I think that an acquiring a language in a country when that language is spoken depends on desirable motivation of person who learns and wants to speak. I mean, loads of people living in a foreign country don’t speak a local language or barely speak. I see that in many cases. There are no barriers any more and we can learn, speak with others through the internet, that’s amazing! And we can choose our approach whether get a fluency in 3 years or 5, or even more, it depends on ourselves.
        Not everyone can afford to pay for speaking classes with native speakers, I know that, but an advantage is hugely incomparable to the past.

        have a nice afternoon

      • Cat

        So true! :)

      • I agree with Agnes that it doesn’t have to be native speakers. If I believed otherwise, as someone who is a non-native English teacher himself, I would have to end up having very low self-esteem. I don’t think there is any need to feel inferior. And we discussed this thoroughly with Luke in the first episode of this very skype conversation. A great example of someone who really breaks this unfortunately deeply rooted stereotype is Marek Kiczkowiak from TEFL Equity Advocate website.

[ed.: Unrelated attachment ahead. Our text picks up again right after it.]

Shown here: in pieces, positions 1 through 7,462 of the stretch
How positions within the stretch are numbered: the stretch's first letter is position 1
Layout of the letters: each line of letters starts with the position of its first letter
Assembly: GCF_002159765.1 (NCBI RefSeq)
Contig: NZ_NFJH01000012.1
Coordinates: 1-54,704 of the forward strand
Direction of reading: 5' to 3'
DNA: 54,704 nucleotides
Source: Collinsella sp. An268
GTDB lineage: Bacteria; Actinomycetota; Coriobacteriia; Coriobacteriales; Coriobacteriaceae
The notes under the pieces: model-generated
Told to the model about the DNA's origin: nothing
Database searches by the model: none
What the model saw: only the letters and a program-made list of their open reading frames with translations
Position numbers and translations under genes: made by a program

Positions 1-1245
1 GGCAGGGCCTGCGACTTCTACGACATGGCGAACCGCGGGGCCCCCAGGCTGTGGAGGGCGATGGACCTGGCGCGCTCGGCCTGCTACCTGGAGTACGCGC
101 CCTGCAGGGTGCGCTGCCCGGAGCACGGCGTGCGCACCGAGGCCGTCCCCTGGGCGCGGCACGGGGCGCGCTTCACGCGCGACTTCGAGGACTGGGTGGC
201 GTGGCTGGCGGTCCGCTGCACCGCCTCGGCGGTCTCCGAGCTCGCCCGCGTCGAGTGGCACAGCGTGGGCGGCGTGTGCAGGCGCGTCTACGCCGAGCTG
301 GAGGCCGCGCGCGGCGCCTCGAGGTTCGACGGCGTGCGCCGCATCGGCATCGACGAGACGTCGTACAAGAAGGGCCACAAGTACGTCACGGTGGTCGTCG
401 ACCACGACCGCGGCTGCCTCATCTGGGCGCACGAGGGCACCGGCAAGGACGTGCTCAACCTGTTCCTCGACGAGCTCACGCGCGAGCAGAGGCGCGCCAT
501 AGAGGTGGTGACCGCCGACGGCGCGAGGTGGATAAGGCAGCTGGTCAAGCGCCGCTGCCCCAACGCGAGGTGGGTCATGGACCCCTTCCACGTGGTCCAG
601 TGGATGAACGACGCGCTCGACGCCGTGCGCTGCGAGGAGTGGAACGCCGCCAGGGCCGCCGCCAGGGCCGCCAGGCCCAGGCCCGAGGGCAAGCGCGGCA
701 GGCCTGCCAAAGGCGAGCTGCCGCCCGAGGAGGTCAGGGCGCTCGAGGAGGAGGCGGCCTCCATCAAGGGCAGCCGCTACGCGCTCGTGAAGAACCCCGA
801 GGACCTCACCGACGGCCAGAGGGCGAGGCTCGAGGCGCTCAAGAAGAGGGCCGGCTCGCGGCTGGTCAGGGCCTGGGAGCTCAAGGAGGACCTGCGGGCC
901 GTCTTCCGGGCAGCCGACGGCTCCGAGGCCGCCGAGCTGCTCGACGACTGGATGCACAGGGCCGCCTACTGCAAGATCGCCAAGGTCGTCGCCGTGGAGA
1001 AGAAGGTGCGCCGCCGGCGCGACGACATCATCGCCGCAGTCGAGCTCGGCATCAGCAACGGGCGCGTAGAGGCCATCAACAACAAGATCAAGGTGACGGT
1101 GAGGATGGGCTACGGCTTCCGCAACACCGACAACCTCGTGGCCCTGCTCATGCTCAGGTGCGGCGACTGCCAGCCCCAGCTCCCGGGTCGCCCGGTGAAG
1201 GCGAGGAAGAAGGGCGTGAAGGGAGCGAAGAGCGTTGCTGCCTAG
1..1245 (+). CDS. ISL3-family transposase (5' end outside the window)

I agree to the extent that if you surround yourself with people who have i+1 (slightly better English than you, based on Krashen’s theory of language acquisition), you can definitely benefit more than if you are the strongest speaker in your group.

        There are other things that come into play, too. Confidence, common interests, etc.. I have had some experience in the past hanging out with some native speakers who behaved in a patronising way. You can’t really blame them. Say you go for a beer with a group of English lads and they start joking around. You will probably be the weakest link “fun-contribution-rate-wise” You will probably end up having a lot of useful output, but there will be less input because psychologically you will be inhibited, anxious, and what not. I’m not saying it will always happen, but it is quite likely.

      • Agnes

        I think there has to be a comprehensible input, so in case when you’re hanging around with natives who speak casually it is usual that you don’t get it or get it but in a small proportion. So as to get a level of understanding natives in real conversation we have to spend hours of listening to real conversations or surround ourselves by natives which is not always is a case.
        LEP gives us everything what we need, casual conversations between friends, foreign guests and so on.
        I think you are on the way for a real success, I believe that you would be a great English teacher in England or wherever you want, so go for it:-))